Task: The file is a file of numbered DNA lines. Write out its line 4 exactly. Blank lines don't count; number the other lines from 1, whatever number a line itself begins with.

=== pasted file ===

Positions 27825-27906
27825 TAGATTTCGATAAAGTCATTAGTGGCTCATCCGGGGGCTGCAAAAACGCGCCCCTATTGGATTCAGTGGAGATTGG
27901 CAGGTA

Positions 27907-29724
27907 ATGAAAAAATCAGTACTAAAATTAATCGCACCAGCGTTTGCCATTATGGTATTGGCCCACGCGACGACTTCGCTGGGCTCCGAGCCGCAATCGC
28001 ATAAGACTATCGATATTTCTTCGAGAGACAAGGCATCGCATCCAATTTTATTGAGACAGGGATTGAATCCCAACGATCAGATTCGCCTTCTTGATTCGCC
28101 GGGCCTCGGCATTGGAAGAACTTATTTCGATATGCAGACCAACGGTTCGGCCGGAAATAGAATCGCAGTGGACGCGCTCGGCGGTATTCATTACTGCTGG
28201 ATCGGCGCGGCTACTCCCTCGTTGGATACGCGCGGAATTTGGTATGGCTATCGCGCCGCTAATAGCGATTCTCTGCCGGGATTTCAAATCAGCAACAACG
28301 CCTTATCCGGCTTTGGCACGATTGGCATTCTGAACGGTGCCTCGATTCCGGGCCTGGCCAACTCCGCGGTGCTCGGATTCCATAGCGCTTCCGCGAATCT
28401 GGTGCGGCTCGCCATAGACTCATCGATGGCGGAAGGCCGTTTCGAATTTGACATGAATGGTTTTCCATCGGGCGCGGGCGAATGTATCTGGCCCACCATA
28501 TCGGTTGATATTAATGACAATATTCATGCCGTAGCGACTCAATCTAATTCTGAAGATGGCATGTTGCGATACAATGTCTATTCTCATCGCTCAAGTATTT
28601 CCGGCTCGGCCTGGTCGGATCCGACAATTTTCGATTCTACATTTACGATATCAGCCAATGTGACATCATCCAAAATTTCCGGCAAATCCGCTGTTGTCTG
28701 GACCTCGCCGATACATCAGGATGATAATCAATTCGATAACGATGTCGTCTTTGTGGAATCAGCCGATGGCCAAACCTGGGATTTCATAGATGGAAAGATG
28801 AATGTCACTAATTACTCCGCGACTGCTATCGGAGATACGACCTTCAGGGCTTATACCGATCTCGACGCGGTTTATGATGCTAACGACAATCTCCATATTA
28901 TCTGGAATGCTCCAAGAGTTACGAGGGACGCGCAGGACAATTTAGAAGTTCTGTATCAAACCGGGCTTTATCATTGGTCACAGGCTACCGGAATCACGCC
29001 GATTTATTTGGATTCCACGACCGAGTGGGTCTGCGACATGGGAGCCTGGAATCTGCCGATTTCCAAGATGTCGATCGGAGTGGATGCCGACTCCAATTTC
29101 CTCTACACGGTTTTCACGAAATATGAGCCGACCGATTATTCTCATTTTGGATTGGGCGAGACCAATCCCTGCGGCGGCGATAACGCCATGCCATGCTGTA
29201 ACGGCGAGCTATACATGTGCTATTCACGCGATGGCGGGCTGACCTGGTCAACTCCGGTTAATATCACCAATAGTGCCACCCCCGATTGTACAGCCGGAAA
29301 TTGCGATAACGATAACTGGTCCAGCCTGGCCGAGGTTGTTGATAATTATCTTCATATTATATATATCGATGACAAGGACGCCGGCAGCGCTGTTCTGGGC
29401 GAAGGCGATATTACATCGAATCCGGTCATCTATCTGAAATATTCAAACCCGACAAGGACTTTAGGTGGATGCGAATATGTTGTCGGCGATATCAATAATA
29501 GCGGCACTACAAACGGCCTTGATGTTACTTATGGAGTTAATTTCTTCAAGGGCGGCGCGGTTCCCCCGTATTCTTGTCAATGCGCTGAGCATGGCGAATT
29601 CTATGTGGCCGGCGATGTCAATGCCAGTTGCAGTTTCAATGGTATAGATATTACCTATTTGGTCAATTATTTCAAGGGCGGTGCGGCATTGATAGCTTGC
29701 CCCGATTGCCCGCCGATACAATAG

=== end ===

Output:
Positions 27907-29724